Unification of the user interface and the underlying database may also bring together parts that presently can't even be conceived as linkable. For example, documents could be made of not only chunks of text, but folders and applications themselves. Just as one stores a link to a picture in a word processing document, he can embed links to menus, applications, or remote servers, or precompiled headers, or
mailto: or other
anchors as well. This can make the desktop look just like a homepage.
rm. To see which processes are currently running, we use
ProcessWatcher. Again we end up with a table; to "delete a line" from it however we have to use yet another different command,
kill process_id(which does not even take the name of the process as an argument). To delete a line from a table of queued print jobs, yet another command,
lprm print_job_idneeds to be used.
This is not a coincidence that deleting a line of text, removing a file, killing a process or a route or an ARP entry -- are all instances of the same activity, removing a row from a table. This uniformity runs deep, both on the level of implementation and on the level of presentation. Indeed, there are only few basic methods to manage a collection of objects: via some kind of list or a tree. Also, there are only so many ways to present a collection to a user and let him manipulate it. The sole mode people work at a terminal is browsing and editing, that is, moving the mouse, typing and pressing a PgDn key. Disparate interfaces are not a consequence then of some fundamental differences in user or system activities, they are simply the result of evolution: different subsystem and services were written by different people and modified by even bigger crowd.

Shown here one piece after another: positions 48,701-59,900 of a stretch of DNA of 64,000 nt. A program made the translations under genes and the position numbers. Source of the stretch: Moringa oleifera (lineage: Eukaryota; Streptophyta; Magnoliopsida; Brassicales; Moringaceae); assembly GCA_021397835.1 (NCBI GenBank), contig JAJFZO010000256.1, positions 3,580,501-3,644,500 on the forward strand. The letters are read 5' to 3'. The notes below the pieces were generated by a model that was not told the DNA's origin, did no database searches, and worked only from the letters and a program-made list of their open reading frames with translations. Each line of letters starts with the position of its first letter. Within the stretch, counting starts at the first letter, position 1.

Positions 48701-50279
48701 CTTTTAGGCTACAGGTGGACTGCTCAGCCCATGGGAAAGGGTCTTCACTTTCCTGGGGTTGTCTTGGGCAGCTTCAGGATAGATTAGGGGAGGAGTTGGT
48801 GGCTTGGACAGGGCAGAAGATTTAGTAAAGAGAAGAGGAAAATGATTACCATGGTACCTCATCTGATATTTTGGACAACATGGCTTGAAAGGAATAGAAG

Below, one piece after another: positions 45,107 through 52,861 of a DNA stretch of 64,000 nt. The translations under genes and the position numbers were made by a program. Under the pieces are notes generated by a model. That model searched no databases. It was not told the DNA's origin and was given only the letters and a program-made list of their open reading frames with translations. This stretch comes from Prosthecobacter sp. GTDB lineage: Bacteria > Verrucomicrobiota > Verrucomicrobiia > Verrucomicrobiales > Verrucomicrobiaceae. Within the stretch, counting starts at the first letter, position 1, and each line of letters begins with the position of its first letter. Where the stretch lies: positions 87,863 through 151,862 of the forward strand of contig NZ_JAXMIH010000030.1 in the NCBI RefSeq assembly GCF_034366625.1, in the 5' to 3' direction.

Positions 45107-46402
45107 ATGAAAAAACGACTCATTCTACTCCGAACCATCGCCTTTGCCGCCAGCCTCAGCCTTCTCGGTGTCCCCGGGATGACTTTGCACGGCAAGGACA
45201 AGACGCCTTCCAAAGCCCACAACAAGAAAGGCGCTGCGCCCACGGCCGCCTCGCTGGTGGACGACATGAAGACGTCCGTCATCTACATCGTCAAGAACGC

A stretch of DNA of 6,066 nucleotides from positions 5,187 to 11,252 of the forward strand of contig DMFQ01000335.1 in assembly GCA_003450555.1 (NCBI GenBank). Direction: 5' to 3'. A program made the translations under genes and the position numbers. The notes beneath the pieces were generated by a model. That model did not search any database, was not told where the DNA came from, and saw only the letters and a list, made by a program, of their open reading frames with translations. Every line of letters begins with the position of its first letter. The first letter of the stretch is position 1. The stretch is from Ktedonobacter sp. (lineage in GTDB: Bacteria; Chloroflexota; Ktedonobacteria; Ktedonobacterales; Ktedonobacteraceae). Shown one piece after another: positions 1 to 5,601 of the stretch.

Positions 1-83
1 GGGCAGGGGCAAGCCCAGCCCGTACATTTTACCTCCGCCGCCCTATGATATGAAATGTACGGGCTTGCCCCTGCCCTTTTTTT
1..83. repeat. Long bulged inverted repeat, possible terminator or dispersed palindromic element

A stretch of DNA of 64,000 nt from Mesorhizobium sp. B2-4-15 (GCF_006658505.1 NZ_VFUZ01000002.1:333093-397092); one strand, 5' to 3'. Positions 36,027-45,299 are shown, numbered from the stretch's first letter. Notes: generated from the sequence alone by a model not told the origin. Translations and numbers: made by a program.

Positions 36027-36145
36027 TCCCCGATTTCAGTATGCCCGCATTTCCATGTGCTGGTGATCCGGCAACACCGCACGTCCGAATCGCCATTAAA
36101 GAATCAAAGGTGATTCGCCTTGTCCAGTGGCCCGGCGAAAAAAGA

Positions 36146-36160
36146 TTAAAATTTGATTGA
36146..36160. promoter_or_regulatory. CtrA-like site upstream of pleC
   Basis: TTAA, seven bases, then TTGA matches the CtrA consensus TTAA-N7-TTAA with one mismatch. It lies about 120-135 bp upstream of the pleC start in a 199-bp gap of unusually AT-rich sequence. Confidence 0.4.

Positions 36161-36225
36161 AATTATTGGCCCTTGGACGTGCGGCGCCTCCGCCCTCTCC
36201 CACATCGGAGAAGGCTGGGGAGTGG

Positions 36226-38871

Macintosh definitely stands out in this respect. Many similar functions within MacOS are accomplished by exactly the same action (e.g., removing is by dragging into trash, opening is by double-clicking). This is especially true with a Drag&Drop Manager installed. UNIX is moving towards some UI unification, too, taking CDE, or a
proc filesystem as an example. The latter is long overdue: given a UNIX tenet "everything is a file" one could only wonder why a process should be any different (and why it took so long to implement and popularize this idea). However, the unification is not complete. While it is possible to open
to get hold of a process with id 1024 (to find out who owns this process and
when it was created, if for nothing else), one cannot
to kill the process, and one cannot
to see the list of all open files for this process. Although why not?
Since the list of processes conceptually is not much different from the list of files, MacOS could, conceivably, have a folder "
Processes" populated with "
files" standing for processes. A user could apply then the standard Finder operations,
Duplicate to manipulate the processes. A Usenet News hierarchy is very similar to that of a filesystem (as a matter of fact, this is exactly how it is stored and managed on an NNTP server). A newsreader Nuntius presents the news hierarchy as a directory tree of "folders" and "files" in a view-by-name mode. Alas, Nuntius had to emulate much of the Finder functionality to manage these newsgroups-folders. Many applications -- for example, printer and network managers, an FTP utility or a newsreader -- will be easier to develop and use if one can tell the Finder: "here,
this is a list of files, manage it as you usually do with a list of files, just tell me when you are about to trash something."